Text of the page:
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Senate Passes Surface Transportation Bill

ASLA voices help make a difference.

More than two years after the nation’s surface transportation law, the Safe, Accountable, Flexible, Efficient Transportation Equity Act: A Legacy for Users (SAFETEA-LU) expired, the U.S. Senate passed a new comprehensive transportation bill on March 14, 2012. The bipartisan measure, S. 1813, Moving Ahead for Progress in the 21st Century (MAP-21), overwhelming passed the Senate by a vote of 74 to 22

The original measure, as passed by the Senate Environment and Public Works Committee in November 2011, included many provisions that severely weakened key programs important to landscape architects, including lumping the Transportation Enhancements (TE), Safe Routes To School (SRTS), and Recreational Trails programs into one “Additional Activities” category under the Congestion Mitigation and Air Quality program, with limited funding. But ASLA advocates, along with other allied organizations, swung into action to support key amendments on the Senate floor that enhanced these programs.

After receiving tens of thousands of messages from constituents, the Senate agreed to accept an amendment by Senators Ben Cardin (MD) and Thad Cochran (MS) to allow local communities to compete for TE and SRTS funds instead of waiting for state transportation departments to approve such projects.

Then, ASLA members went on to support an amendment by Senator Amy Klobuchar (MN) to continue the Recreational Trails program unchanged. Senators Michael Bennet (CO), Scott Brown (MA), Richard Burr (NC), James Risch (ID), Bernard Sanders (VT), Jeanne Shaheen (NH), Debbie Stabenow (MI), and Mark Udall (CO) all joined Senator Klobuchar in supporting this amendment that the full Senate agreed to include in the final Senate-passed bill.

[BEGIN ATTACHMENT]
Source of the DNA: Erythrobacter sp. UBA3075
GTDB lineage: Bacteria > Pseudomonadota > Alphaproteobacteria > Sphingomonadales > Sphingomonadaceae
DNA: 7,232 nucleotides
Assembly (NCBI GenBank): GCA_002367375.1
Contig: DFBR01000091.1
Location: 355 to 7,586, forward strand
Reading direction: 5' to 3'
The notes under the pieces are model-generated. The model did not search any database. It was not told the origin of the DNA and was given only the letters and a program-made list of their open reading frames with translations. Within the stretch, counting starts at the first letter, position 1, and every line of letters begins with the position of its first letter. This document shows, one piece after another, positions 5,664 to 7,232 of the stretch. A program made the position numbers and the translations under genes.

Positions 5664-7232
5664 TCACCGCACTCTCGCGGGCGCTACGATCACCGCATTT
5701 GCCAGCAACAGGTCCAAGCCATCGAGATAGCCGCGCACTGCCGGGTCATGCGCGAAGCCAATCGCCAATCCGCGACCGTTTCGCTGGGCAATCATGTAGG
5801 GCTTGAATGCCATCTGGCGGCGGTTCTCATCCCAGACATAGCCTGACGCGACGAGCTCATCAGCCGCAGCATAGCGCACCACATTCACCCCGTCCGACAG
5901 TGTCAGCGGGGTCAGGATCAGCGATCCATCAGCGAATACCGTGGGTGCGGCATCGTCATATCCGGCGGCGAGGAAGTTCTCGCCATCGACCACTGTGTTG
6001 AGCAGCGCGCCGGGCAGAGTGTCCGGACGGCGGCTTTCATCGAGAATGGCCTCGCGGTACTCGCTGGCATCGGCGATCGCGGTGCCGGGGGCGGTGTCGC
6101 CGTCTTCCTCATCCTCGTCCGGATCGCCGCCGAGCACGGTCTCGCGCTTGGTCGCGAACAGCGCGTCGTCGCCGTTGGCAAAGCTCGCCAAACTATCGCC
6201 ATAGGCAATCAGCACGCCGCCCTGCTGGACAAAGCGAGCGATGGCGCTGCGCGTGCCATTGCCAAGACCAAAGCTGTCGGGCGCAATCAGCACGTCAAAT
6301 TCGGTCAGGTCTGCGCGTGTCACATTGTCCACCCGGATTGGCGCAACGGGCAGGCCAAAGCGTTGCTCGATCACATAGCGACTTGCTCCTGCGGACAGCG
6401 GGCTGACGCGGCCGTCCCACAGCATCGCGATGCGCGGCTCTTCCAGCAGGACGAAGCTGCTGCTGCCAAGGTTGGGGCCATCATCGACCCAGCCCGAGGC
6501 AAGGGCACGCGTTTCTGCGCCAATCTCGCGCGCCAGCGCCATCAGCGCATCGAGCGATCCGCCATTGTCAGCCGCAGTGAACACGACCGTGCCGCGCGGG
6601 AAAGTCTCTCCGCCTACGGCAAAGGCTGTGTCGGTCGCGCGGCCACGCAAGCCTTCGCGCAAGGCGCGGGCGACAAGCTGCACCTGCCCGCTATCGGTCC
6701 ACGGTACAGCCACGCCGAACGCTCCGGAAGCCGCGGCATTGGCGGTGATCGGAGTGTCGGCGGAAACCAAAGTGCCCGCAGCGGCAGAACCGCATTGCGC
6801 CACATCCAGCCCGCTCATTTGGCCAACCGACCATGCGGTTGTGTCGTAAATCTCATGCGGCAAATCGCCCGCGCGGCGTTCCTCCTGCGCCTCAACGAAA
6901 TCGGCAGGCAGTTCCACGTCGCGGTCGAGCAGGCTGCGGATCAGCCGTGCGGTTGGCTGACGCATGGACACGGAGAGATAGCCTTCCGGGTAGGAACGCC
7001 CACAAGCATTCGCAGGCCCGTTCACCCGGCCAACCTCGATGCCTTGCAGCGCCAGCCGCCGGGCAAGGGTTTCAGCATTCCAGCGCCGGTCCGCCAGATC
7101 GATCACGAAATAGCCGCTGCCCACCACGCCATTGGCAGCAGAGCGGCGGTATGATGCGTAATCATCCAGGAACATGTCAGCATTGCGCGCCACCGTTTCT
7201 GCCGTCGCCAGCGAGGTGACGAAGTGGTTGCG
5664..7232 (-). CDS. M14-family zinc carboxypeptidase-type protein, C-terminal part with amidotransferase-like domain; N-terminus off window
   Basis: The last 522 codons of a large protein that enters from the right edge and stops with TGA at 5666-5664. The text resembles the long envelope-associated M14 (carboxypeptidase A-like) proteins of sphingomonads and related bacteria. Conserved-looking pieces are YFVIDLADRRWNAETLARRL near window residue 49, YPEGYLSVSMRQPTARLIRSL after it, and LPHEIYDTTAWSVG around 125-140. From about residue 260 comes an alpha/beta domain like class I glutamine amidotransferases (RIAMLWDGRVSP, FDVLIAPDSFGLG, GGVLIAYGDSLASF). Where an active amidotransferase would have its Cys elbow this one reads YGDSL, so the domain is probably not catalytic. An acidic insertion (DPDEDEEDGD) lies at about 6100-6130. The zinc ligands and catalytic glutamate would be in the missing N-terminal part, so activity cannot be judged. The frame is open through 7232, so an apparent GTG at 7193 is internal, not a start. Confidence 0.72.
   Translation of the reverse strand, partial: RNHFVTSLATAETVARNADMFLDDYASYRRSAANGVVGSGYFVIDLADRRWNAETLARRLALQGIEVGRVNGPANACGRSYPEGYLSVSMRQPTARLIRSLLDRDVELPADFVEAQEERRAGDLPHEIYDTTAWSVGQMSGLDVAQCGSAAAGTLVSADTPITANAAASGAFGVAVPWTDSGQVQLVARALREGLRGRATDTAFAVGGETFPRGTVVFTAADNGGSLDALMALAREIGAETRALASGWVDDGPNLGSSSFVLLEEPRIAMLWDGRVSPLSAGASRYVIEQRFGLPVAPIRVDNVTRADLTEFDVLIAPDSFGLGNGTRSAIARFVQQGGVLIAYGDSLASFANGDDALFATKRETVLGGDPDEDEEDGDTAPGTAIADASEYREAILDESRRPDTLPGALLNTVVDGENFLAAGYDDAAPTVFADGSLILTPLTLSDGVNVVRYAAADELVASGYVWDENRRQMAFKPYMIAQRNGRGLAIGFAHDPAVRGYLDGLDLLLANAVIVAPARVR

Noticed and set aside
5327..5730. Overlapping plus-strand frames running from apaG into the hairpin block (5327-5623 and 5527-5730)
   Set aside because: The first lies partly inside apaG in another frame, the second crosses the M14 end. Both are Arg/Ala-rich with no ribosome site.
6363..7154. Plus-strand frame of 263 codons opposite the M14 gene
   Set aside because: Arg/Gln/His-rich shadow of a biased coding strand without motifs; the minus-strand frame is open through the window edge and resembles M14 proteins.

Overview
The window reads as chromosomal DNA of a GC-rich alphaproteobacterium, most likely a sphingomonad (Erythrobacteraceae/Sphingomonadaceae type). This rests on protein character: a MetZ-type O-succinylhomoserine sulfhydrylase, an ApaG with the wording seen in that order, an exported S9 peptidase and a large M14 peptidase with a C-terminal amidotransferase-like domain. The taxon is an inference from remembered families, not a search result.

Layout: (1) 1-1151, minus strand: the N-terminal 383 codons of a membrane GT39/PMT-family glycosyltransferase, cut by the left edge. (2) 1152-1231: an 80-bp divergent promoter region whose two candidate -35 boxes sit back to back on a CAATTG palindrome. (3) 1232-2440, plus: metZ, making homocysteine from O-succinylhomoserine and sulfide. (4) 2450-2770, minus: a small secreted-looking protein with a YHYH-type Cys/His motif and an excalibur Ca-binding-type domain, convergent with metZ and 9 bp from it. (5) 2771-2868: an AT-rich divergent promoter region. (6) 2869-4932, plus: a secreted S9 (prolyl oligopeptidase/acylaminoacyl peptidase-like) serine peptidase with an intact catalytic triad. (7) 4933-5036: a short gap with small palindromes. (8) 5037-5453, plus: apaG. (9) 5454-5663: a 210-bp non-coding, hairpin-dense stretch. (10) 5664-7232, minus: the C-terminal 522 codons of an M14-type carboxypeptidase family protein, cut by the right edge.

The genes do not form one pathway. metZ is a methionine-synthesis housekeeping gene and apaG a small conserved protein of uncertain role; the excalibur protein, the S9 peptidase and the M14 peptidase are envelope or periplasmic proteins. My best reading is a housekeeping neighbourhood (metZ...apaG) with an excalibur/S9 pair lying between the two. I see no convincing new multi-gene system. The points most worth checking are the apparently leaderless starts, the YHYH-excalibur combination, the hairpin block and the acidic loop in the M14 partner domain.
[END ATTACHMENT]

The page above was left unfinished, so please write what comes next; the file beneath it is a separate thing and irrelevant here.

The final MAP-21 bill also includes a provision for the safe accommodation of all users in federally funded street projects. The measure also for the first time clearly defines “road users” as including people who walk and bicycle and use public transportation, as well as people with disabilities and older adults.

The final bill also includes an amendment by Senators Bill Nelson (FL), Mary Landrieu (LA), and Richard Shelby (AL) to include $700 million in funding for the Land and Water Conservation Fund and to authorize the program through 2022. 

After many months of sustained advocacy efforts, ASLA is pleased that the final version of MAP-21 salvaged the many active transportation programs that are important to landscape architects. Now advocacy efforts will focus on the House of Representatives’ surface transportation proposal, H.R. 7, the American Energy and Infrastructure Jobs Act, which eliminates the 10 percent set aside to fund the TE program and would completely eliminate the SRTS and National Scenic Byways programs.

For more information on ASLA advocacy efforts, visit

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